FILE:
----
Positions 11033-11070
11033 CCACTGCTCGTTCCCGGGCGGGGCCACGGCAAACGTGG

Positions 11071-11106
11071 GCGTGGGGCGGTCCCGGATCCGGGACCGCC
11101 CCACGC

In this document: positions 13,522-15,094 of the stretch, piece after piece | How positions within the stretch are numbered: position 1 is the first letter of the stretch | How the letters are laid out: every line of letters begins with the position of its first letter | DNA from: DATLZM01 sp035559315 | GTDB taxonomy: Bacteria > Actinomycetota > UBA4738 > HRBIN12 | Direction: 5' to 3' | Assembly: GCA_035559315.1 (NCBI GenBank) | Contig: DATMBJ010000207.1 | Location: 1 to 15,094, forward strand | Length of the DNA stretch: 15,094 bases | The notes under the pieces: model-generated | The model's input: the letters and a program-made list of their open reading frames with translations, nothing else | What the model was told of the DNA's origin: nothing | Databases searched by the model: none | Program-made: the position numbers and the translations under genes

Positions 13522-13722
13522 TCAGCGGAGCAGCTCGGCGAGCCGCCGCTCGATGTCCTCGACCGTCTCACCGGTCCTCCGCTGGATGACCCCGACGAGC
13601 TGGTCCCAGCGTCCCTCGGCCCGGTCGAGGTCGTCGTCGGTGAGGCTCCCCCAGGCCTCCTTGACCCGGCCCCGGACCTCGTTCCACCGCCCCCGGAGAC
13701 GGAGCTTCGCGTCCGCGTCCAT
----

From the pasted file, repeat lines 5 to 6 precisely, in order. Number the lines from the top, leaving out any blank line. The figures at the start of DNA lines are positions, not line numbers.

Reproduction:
11101 CCACGC

In this document: positions 13,522-15,094 of the stretch, piece after piece | How positions within the stretch are numbered: position 1 is the first letter of the stretch | How the letters are laid out: every line of letters begins with the position of its first letter | DNA from: DATLZM01 sp035559315 | GTDB taxonomy: Bacteria > Actinomycetota > UBA4738 > HRBIN12 | Direction: 5' to 3' | Assembly: GCA_035559315.1 (NCBI GenBank) | Contig: DATMBJ010000207.1 | Location: 1 to 15,094, forward strand | Length of the DNA stretch: 15,094 bases | The notes under the pieces: model-generated | The model's input: the letters and a program-made list of their open reading frames with translations, nothing else | What the model was told of the DNA's origin: nothing | Databases searched by the model: none | Program-made: the position numbers and the translations under genes